The following paper is about the resumption of whaling by Norway with a focus on the American attitude towards whaling in general. Whaling is a very sensitive issue for many people, including myself. There are many people who feel that whales are highly intelligent mammals, akin to humanity in many ways. They cite the fact that whales mate for life, the size of the average whales brain, and the proof that whales communicate with one another ; all of these traits they share with us.
The anti-whaling people feel that to kill whales for their meat or oil, would be like killing people for their meat or oil. The pro whaling people don’t buy any of their reasoning. The pro whaling people feel that it is their right to use their resources any way that they want, and no one can tell them what to do. These people don’t feel that whales are intelligent or that the size of their brains has any thing to do with it. The people of Norway don’t see a problem with whaling because they were raised w ith it.
The anti-whali An international study by Milton Freeman and Stephen Kellert, published in 1992, surveyed people in 6 major countries including Australia, Germany, Japan, Norway, The United Kingdom and The United States about their attitudes towards whales and whaling. 57% of the US respondents confirmed that they “opposed the hunting of whales under any circumstances” and 55% felt that “even regulated whaling must be abandoned” (Skare 1994). Although none of the respondent groups showed a high level of knowledge on the subject, all seemed to agree on the following points.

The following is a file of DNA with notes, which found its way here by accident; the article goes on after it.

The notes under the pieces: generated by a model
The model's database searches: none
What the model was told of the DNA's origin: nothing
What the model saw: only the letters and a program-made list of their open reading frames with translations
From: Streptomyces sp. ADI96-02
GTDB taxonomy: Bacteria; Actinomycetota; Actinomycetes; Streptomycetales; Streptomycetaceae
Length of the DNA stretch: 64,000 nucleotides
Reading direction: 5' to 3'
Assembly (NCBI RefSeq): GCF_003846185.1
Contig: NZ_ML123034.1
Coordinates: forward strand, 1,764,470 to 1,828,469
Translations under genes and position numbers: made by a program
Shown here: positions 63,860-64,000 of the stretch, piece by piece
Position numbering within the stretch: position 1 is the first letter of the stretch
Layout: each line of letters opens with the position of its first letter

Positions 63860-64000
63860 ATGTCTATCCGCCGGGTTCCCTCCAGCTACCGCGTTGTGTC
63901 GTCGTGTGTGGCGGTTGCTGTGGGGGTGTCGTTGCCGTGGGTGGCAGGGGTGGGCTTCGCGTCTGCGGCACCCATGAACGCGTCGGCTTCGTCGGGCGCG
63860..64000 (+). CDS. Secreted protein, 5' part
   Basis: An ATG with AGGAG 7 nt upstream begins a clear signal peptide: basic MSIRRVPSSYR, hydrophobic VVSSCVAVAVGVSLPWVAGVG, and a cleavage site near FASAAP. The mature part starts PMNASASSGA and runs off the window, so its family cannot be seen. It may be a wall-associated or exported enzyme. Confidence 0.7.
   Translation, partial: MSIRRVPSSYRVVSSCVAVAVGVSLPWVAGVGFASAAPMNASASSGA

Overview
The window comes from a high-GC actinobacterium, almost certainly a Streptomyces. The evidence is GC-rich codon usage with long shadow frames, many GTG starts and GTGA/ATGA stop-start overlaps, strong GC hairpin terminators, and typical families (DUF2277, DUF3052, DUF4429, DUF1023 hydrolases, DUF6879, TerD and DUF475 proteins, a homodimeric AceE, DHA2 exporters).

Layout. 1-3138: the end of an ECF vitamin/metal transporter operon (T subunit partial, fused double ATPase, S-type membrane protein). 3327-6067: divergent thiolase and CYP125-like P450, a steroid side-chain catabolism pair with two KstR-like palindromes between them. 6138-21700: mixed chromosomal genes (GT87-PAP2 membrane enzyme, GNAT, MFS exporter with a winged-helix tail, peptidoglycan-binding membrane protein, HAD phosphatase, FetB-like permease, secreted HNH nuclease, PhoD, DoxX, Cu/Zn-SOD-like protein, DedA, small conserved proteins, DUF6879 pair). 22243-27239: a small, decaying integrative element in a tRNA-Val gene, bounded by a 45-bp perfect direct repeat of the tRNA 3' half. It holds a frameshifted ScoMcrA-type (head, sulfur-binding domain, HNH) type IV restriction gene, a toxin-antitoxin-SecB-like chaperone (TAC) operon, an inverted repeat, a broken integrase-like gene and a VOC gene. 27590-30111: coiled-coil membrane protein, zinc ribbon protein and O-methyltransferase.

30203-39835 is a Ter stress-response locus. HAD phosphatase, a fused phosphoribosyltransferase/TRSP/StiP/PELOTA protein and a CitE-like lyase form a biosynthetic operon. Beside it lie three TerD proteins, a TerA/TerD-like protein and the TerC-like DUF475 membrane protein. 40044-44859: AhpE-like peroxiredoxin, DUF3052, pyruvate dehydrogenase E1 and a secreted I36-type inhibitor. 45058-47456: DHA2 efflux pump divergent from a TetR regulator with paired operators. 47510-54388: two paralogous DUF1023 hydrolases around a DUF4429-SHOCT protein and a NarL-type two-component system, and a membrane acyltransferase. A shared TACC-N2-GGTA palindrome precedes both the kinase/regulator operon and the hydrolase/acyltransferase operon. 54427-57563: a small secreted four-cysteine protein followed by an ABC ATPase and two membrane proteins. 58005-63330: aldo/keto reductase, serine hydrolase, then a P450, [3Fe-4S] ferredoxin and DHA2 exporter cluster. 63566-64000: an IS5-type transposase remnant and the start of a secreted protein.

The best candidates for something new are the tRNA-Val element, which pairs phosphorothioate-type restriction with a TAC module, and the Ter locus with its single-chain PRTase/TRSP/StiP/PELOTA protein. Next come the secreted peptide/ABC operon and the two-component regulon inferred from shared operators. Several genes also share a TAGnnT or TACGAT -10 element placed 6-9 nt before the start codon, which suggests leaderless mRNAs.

1. The protection of whale habitats from pollution and disturbance. 2. Maintaining an “ecosystem” perspective in whale management. 3. Basing harvest levels on the most sound scientific advice available. In Norway where whale hunting was once a big industry the proponents of whaling scoff at the prospect of a world without whaling. Norway claims that whaling in their country dates back more than ten thousand years (Skare 1994) and that history, they claim, gives them the right to exploit the resources that they have available to them; what they don’t say is that those “resources” aren’t really their own to exploit.
Eric Doyle, a member of Greenpeace, an environmental watchdog group, explained to me (over the telephone) that the boundaries that countries draw up don’t mean anything to whales or even to whaling boats in some instances. Doyle, explained that because Norway is one of the very few countries that have resumed whaling ,their boats aren’t closely watched, and are often overlooked because there aren’t many of them out there (Doyle 1995). Norwegians who are involved in whaling, hunt Minke whales in the northeast Atlantic, where the whale stock is estimated to consist of approximately eighty-six thousand seven hundred minke whales (Donovan 1994).